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Richard Rotunno
and
Joseph B. Klemp

Abstract

In the present investigation we propose a simple theory to explain how a veering environmental wind shear vector can cause an initially symmetric updraft to grow preferentially to the right of the shear vector and acquire cyclonic rotation. The explanation offered is based on linear theory which predicts that interaction of the mean shear with the updraft produces favorable vertical pressure gradients along its right flank. To asses the validity of linear theory for large-amplitude updrafts, the three-dimensional, shallow, anelastic equations are numerically integrated using a simple parameterization for latent heating within a cloud and the linear and nonlinear forcing terms are separately analyzed. These results suggest that although the nonlinear effects strongly promote splitting of the updraft, the linear forcing remains the dominant factor in preferentially enhancing updraft growth on the right flank. We believe this differential forcing is a major contributor to the observed predominance of cyclonically rotating, right moving storms.

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Chanh Kieu
,
Richard Rotunno
, and
Quan Wang

Abstract

This study examines the role of frictional feedback in the atmospheric boundary layer during tropical cyclone (TC) development. Using a reduced model of TC dynamics, it is shown that a feedback between frictional convergence and convective heating in the absence of slantwise moist neutrality is capable of producing a stable maximum-intensity limit, even without surface fluxes. However, the efficiency of this frictional-convergence feedback depends crucially on how effectively boundary layer moisture convergence is converted into convective heating, which decreases rapidly as the TC inner core approaches a state of moist neutrality. This decreasing efficiency during TC intensification explains why the effect of the frictional-convergence feedback is generally small compared to that of the wind-induced surface heat exchange (WISHE) feedback under the strict conditions of slantwise moist neutrality. Examination of the reduced TC model with a constant-heating source reveals that TC intensification is not peculiar to any specific feedback mechanism but, rather, is a direct consequence of the inward advection of absolute angular momentum, regardless of feedback mechanism.

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Dandan Tao
,
Richard Rotunno
, and
Michael Bell

Abstract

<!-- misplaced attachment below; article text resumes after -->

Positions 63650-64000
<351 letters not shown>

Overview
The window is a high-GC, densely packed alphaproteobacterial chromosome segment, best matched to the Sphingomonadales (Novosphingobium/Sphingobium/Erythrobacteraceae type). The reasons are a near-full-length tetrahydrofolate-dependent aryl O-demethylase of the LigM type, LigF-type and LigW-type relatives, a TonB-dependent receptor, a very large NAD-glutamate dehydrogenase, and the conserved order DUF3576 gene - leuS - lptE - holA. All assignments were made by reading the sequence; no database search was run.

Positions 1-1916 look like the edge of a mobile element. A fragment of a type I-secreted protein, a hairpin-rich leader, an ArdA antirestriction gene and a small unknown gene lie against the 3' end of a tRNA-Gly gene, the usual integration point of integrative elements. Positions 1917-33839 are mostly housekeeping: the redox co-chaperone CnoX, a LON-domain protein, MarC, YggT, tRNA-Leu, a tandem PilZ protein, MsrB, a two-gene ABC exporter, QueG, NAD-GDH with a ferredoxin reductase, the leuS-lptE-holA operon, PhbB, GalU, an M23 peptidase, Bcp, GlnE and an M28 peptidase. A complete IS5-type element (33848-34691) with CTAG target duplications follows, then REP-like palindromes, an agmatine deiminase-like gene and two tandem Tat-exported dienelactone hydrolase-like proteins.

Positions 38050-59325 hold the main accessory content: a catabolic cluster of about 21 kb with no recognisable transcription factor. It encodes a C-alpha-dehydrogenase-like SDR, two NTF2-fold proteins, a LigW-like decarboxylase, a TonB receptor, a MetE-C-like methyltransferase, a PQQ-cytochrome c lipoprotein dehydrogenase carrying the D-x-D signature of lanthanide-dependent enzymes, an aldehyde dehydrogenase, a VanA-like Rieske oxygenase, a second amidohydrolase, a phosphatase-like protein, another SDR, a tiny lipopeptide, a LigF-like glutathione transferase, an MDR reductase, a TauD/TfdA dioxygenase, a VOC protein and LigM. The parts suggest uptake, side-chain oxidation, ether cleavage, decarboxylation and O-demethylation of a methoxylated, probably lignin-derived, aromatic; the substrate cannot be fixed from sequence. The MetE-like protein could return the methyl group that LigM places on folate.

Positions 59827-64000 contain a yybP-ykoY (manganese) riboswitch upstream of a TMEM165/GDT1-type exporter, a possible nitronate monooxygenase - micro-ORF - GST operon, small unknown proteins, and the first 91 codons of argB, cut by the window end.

This study revisits the axisymmetric tropical cyclone (TC) theory from D. K. Lilly’s unpublished manuscript (Lilly model) and compares it to axisymmetric TC simulations from a nonhydrostatic cloud model. Analytic solutions of the Lilly model are presented through simplifying assumptions. Sensitivity experiments varying the sea surface, boundary layer and tropopause temperatures, and the absolute angular momentum (M) at some outer radius in the Lilly model show that these variations influence the radial structure of the tangential wind profile V(r) at the boundary layer top. However, these parameter variations have little effect on the inner-core normalized tangential wind, V(r/r m )/V m , where V m is the maximum tangential wind at radius r m . The outflow temperature T as a function of M (or saturation entropy s*) is found to be the only input that changes the normalized tangential wind radial structure in the Lilly model. In contrast with the original assumption of the Lilly model that T (s*) is determined by the environment, it is argued here that T (s*) is determined by the TC interior flow under the environmental constraint of the tropopause height. The present study shows that the inner-core tangential wind radial structure from the Lilly model generally agrees well with nonhydrostatic cloud model simulations except in the eyewall region where the Lilly model tends to underestimate the tangential winds due to its balanced-dynamics assumptions. The wind structure in temperature–radius coordinates from the Lilly model can largely reproduce the numerical simulation results. Though the Lilly model is based on a number of simplifying assumptions, this paper shows its utility in understanding steady-state TC intensity and structure.